Claiming Social Security at 62? You might regret it. personal Finance

(Selena Maranjian)

One day, you’ll probably be among the millions of Americans who collect Social Security (65 million, by 2021). How much will you deposit? Well, the answer is different for each of us, depending on how much we earned in our working lives – and also to a large extent when we start collecting our benefits.

We can start collecting as early as age 62, and most people start collecting around age 62 or 63. There are good reasons not to do so, though — as well as some arguments in favor of it. Here’s a closer look at why you might regret claiming at 62 — then a few reasons why it might make sense to you.

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1. You will get small checks

Most of us havefull retirement ageAt which point we can start collecting full benefits depending on our earnings history, and for most of us, it’s 66 or 67. Every year before your full retirement age you collect your benefits Specifically, if you start collecting at 62, you’ll receive about 70% to 75% of your full benefits.

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It’s not ideal, but it’s not as bad as it looks — after all, while the checks may be small, you’ll end up collecting many more of them in total. For those who live an average-long life, there will be little difference in the total benefits received, even if benefits are paid out.

2. Claiming early can spoil a spouse’s smart strategy

However, before deciding when to start collecting your benefits, you should consider the bigger picture. For example, married people can get the most out of Social Security when they each start. While you’ll both enjoy two benefit checks each month, it’s likely that at one point, one of you will leave—and then only one check will arrive. The rules let you collect whatever profit is bigger. So it’s worth trying to make at least one of your mileage checks as large as possible.

A good way to maximize your benefits is to delay collecting them — until age 70. If the elder earner spouse delays till 70, it can greatly help the lower earner, if he or she is the surviving spouse in the future.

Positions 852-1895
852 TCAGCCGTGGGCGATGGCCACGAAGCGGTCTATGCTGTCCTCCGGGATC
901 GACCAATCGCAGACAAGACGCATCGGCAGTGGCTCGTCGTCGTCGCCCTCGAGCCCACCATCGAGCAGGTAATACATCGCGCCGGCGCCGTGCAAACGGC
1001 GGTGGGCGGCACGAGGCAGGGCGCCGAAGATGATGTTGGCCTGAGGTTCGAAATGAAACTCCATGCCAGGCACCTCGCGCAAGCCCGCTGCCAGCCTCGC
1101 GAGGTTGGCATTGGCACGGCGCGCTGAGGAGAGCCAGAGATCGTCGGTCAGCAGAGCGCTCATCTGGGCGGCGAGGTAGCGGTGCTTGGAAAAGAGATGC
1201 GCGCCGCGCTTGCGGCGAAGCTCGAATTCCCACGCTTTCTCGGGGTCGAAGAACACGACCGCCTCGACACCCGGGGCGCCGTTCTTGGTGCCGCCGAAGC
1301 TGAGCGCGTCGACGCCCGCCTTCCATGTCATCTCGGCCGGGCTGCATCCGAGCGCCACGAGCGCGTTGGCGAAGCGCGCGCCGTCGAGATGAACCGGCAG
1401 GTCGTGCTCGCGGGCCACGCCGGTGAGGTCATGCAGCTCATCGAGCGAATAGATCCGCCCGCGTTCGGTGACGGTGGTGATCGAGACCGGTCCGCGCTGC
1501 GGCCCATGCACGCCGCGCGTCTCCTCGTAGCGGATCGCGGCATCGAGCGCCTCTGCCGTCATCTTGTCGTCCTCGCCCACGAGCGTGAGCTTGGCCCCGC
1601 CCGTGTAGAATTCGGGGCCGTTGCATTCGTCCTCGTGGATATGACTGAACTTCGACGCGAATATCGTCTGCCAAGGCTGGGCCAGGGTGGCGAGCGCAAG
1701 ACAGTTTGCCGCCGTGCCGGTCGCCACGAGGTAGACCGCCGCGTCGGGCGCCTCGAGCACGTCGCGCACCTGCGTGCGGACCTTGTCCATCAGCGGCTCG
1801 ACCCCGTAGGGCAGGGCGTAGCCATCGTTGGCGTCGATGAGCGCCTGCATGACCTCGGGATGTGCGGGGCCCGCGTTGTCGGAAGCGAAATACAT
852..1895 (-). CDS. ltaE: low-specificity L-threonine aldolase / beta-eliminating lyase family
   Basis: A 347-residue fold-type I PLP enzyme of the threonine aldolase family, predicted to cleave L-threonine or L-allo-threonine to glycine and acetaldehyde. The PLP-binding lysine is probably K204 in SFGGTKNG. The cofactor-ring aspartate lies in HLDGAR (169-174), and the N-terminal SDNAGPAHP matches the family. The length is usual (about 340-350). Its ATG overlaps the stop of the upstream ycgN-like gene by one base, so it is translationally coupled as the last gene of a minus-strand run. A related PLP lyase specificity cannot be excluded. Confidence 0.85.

3. If You Plan to Keep Working, Your Benefits Could Be Lower

Another consideration is that if you plan to work Over the age of 62 years. If you start collecting Social Security and work even if you earn more than a certain amount, the Social Security Administration (SSA) can reduce your benefits. As it states:

If you are under full retirement age for a full year, we deduct $1 from your benefit payments for every $2 you earn above the annual limit. For 2022, this limit is $19,560. Is,

The year you reach full retirement age, we deduct $1 in benefits for every $3 you earn above a different threshold. In 2022, your income limit will be $51,960. Is, We calculate your earnings for the month before you reach your full retirement age, not your earnings for the entire year.

This may sound terrifying, but once you reach your full retirement age, the SSA will stop withholding benefits and recalculate your benefits that were withheld. So you will get back at least some of the withheld profits. Still, if you plan on working long enough, it may be best not to start collecting those benefits too early.

On the other hand…

In spite of the above reasons, there Huh Some reasons why you might want to start your own collection social security benefits Soon. For example:

  • You don’t know how long you will live. If you wait to collect until age 70 and then die at age 72, you won’t receive much of Social Security benefits. Think a little about your health and how long your relatives lived. If you have a good chance of living a very long life, it may be best to delay for as long as possible.
  • Maybe you can afford to retire early. Many people start collecting profits early because they should. Maybe they lost their job or for whatever reason they need that income as soon as possible. Many of those who may delay collecting their benefits should delay, but if you’ve done a good job of saving and investing for retirement and you can afford to retire early, collect early. can start doing.

The decision of when to start collecting Social Security benefits will be different for most of us. Take some time to learn more and think about it before you do anything, so you can position yourself to get the most out of the program.

The $18,984 Social Security Bonus Most Retirees Completely Overlook

If you’re like most Americans, you’re a few years (or more) behind on your retirement savings. But a few little-known “Social Security secrets” can help ensure an increase in your retirement income. For example: A simple trick could pay you as much as $18,984 every year…! Once you learn how to maximize your Social Security benefits, we think you can retire confidently with peace of mind. To learn more about these strategies just click here,

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